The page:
The Divine: A Play for sarah BernharDt

The fairly newly remodeled Reitz Union is quite the host to the Constans Theatre. Both the enormous entrance of the front lawn with the expansive glass windows and the back pond and grand staircases give an elegant first impression to the theater. The Constans Theatre itself had a pleasant interior decor. The various sculptures and works on display in the lobby provided interesting relief both before and after the play. In the auditorium, my seating was in the left column and towards the back. The distance provided a unique perspective however, as I could view the entire stage without having to turn my head. The size of the auditorium allowed the actors to roam between the seats and add an entire three dimensional aspect to their performance. In contrast, the space was also small enough that the actors didn't have a need for microphones. The sound movement and their exceptional skills with voice projection allowed for an experience to the audience that wasn't tainted by speakers and extra "inhibitor" devices. Space in the Good Life, just as in the play and the auditorium inhabited, allows for the audience's experience to be radically changed and compounded as well.

I attended the play with a few of my close friends. We ate dinner together before hand as to not have the distraction of food while at the play. It was interesting for me that we all went to the play for the same reason. Strangers and friends alike. It was strange because we were all there for a grade, whether we enjoyed it a lot. Many audience members left at intermission which was interesting as well. It was funny to see the lack of interest in a culture other than that which was immediate to them. I didn't see it at the time, but I realize now that this is a sort of lesson for myself. The Good Life is about what you make it. The people who surround you will have their own ideas, and nobody's opinion is necessarily bad, but it is up to you to stand firm in what you believe and go with your premonitions.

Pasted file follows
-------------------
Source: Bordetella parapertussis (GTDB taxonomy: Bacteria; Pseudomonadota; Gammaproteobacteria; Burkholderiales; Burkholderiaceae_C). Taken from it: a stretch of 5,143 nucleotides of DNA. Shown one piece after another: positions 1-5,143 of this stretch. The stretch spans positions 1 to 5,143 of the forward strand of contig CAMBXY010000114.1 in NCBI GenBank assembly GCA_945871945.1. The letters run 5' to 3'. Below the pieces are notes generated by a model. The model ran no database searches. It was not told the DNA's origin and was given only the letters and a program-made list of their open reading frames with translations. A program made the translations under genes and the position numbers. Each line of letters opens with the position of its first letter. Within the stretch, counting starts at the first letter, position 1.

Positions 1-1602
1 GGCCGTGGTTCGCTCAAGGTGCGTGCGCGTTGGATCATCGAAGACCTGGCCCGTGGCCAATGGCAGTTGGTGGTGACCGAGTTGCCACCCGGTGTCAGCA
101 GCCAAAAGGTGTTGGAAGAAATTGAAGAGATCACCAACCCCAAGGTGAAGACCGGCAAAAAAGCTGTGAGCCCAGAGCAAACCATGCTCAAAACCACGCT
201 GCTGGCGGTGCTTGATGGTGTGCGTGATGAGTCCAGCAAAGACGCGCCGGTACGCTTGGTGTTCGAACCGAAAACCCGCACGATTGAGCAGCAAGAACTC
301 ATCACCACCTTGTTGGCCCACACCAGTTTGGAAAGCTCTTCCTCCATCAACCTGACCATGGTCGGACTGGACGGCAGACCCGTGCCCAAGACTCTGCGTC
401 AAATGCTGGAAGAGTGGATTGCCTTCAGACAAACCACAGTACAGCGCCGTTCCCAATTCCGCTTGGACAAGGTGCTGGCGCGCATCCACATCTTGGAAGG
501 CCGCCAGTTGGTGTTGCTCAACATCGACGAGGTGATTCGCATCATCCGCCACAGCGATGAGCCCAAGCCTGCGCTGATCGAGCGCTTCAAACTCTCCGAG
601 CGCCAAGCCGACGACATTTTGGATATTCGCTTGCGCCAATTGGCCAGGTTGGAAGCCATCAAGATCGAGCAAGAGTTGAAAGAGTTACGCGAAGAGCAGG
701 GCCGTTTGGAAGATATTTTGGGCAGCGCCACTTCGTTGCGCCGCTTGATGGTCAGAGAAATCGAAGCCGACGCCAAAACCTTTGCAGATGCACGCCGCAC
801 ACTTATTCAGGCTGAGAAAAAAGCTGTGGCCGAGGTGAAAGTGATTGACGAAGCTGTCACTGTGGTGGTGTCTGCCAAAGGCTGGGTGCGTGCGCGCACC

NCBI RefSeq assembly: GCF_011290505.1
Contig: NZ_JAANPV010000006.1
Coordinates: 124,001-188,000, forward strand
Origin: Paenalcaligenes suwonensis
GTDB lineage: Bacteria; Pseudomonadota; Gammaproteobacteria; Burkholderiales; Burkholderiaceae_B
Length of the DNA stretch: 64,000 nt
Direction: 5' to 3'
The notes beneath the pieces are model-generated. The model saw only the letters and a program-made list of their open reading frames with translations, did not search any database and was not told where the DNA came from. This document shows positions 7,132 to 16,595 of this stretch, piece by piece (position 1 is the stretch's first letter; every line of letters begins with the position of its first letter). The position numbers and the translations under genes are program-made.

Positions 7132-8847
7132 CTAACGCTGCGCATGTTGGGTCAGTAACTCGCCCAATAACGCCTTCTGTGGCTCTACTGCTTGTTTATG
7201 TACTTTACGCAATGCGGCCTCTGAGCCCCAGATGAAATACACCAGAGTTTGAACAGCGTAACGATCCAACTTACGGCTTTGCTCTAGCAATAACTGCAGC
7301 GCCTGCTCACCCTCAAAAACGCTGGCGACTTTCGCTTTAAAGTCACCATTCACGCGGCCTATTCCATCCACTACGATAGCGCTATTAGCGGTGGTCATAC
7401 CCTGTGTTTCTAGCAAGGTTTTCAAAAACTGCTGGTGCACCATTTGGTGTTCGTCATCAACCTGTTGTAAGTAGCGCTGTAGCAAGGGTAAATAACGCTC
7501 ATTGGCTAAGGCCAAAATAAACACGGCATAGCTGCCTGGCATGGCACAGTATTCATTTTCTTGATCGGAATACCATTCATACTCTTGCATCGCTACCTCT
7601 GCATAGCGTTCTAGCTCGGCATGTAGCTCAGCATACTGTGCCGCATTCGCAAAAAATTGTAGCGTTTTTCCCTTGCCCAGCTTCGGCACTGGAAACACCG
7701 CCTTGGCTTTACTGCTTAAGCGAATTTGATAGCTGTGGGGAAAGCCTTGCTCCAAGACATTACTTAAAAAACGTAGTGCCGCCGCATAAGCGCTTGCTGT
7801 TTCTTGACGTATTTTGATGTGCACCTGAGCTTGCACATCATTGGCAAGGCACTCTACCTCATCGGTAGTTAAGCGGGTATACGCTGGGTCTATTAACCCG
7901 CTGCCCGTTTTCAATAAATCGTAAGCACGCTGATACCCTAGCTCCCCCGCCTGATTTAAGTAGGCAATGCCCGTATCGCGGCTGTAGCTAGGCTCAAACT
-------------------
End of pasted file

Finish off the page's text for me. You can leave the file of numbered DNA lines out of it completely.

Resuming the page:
I am completely different from the characters in the play. An then again, not so much at the same time. Rather than the central issue, the issue that I most identified was the issue of wrestling with demons and revealing the person you really are. Being vulnerable.

Vulnerability is something that this play valued. Its humanity and the struggles that we go through that this play brought to light. I have no idea what it would be like to live during the industrial revolution, as a poor person, in Quebec, but that doesn't mean that I don't have a fundamental understanding of what it means to struggle and be human. The issue of the rape by the priest is one that I cannot fathom the pain of. I have a friend who has undergone a similar horrific experience that has left her wondering who she is and how to act. In speaking to my friends about the issue afterwards, it became clear what a taboo subject matter it is and it saddened me. It is a real, prevalent issue, across time periods, and still, it is hush hush because of the implications.


This comes back to the conversations that were opened up to my friends and I. In a situation where we'd never discuss the issues presented in the play, we were suddenly exposed and available to talk about the tough situations acted out. I think, because none of the play's material is immediately real to any of us, we were able to openly discuss the implications and the problems associated with it. None of us had to be the brave soul to bring up an issue as heavy as those presented. Instead, The Divine made it easier.


all images were taken by myself on an iPhone 5s

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